Increased production in the poppy fields and methamphetamine factories of Myanmar's remote borderlands is raising fears of a drug crisis that is luring young people into drug addiction.
Authorities in the nation say the problem is getting worse, while the flow of drugs from often rebel-held areas of western Shan State is reviving Myanmar's old reputation as a hub for narcotics production.
Although there are few available statistics, residents and aid workers in Shan State's bustling capital of Taunggyi say increasing numbers of young people are succumbing to the plethora of opiates and synthetic drugs produced locally.
The drug of choice is known as 'formula' -- a potent cocktail of cough medicine and opium that is taken as a drink -- although methamphetamine and heroin are also popular.
Addicts get high at university campuses, homes and even openly in some teashops, while residents report surging drug use during local festivals.
"It is like they can be popular only if they use drugs," said Taunggyi resident Ye Naung, 33, of a new and growing generation of young users.
Myo Aung Zan of the HIV/AIDS Asia Regional Program (HAARP) said "hero" worship of older addicts had created this burgeoning group of users -- many still teenagers.
"The number of under-18 users is quite high now," he told AFP.
A 2011 UN report on the Asia-Pacific region found methamphetamine use rose in Myanmar each year since 2005, while heroin and opium showed a declining trend -- although there has never been comprehensive research on the subject.
Rough government estimates put the number of drug users at 150,000, half of whom inject.
"I would strongly suspect that this is an underestimate but in the absence of any data on the situation it is hard to say for certain," United Nations Office for Drugs and Crime country director Jason Eligh told AFP, adding his organisation is planning the first national study.
"If you visit different communities in this country where there are drug users... you will probably find them saying that they know more people that use drugs," he said.
Myanmar last year grew 23 percent of the world's opium, second only to Afghanistan, with UNODC figures showing the area cultivated for poppy increased every year from 2007 to 2011.
In response to its drug problem, the US last week kept Myanmar on its annual drug trafficking "black list" accusing the country -- along with Bolivia and Venezuela -- of having "failed demonstrably" to fight the drug trade.
The country is also facing a surge in the production of methamphetamine -- popular in the region in a tablet form known as "yaba" that is often crushed and smoked -- made in small factories that are difficult to detect.
Methamphetamine "has a long history in the region", Eligh said, explaining it is popular among people working long hours such as bus drivers, fishermen and factory employees.
Drug seizures in Myanmar have increased, with more than 1.4 million amphetamine pills and 116 kilos of heroin captured in July alone.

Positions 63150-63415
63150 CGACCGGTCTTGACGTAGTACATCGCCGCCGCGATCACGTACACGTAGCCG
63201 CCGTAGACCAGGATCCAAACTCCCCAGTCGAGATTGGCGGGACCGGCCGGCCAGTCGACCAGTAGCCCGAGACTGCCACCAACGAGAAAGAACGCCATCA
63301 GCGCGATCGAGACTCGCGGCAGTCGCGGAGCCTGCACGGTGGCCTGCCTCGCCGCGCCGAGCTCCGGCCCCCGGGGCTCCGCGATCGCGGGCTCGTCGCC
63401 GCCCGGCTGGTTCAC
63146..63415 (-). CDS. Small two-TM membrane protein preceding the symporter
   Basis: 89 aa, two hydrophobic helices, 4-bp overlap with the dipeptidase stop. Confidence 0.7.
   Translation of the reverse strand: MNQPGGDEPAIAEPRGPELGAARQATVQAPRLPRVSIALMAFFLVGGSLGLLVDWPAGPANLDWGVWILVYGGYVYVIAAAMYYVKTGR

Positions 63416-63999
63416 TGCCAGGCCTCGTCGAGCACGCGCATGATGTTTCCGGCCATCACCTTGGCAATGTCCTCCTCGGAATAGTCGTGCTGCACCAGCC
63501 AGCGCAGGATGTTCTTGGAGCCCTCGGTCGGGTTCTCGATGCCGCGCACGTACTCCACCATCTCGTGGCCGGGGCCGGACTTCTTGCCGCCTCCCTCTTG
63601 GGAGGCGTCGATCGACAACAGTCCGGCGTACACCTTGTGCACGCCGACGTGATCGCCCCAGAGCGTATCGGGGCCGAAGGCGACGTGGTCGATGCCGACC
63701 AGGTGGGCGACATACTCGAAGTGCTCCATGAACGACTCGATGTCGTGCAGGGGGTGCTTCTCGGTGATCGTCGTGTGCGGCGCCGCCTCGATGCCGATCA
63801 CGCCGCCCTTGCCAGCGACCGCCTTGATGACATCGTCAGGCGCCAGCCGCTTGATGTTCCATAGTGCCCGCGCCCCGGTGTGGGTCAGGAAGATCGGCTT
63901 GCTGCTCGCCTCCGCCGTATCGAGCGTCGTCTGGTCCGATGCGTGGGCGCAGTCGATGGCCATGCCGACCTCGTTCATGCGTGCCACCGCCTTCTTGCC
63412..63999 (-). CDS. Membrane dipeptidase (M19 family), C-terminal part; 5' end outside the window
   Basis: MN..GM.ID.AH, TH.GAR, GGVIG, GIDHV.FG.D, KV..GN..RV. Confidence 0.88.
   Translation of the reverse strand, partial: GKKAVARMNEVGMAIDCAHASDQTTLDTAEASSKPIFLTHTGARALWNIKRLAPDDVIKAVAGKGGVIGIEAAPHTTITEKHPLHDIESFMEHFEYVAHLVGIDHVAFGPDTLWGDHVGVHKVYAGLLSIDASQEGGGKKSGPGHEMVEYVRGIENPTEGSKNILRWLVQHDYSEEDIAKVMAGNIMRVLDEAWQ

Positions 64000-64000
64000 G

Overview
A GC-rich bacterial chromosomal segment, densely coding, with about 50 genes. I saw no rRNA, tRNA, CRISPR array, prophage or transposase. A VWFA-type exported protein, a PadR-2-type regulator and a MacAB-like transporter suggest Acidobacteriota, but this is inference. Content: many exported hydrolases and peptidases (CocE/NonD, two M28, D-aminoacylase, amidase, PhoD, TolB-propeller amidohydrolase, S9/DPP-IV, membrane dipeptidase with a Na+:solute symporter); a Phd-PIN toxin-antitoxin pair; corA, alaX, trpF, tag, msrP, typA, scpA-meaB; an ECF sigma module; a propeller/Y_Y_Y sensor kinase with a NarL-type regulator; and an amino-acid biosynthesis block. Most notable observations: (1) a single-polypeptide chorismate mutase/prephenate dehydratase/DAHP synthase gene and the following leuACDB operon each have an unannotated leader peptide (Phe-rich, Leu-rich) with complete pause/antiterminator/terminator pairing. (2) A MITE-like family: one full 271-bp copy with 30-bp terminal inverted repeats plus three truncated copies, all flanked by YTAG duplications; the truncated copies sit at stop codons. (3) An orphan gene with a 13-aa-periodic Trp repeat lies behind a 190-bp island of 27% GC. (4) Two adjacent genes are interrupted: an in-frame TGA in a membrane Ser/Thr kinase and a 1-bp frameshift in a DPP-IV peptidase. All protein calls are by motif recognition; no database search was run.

A police official in the drugs control department, who asked not to be named, told AFP in August the narcotics problem was "very dangerous now" and getting worse, with stimulant use spreading in Yangon and the border regions.
Thailand has also turned up diplomatic pressure on its neighbour -- blaming armed groups on the border for a flood of drugs into the kingdom.
The drugs trade is closely linked to Myanmar's long-running insurgencies, with ethnic minority rebels widely thought to use drug profits to fund operations.
In May the government signed a deal to wipe out opium and other drug production in Shan State with a number of rebel groups currently engaged in ceasefire talks.
But authorities still face the "huge development challenge" of providing an alternative income for the estimated quarter million households that grow poppy, according to Eligh.
He says the government estimates that over the next four years alone it will need half a billion dollars to support poor farmers in opium areas.
The drug issue also dovetails with a wider problem of chronic neglect of social care under the former junta, while the UN estimates that over a third of injecting drug users have HIV.
Over-stretched authorities give little help to addicts in Taunggyi, according to HAARP, and fail to provide heroin substitute methadone.
Drug-takers said the lack of methadone was helping to embed a culture of unsupervised substance abuse among the young.
"It will be harder to control them," said Sai Kyaw, a gaunt but chatty heroin addict whose name AFP has changed to protect his identity.
Sai Kyaw believes he contracted HIV from sharing needles due to a widespread superstition that if you take your own syringe to buy heroin, the dealer would not have any drugs.
After experimenting with drugs when he was 15, he started injecting heroin four years later.
Now 32, Sai Kyaw says his life has been marred by addiction, illness and prejudice.
"My father always told other relatives not to give money to me because it was like nurturing a poisonous plant," he said.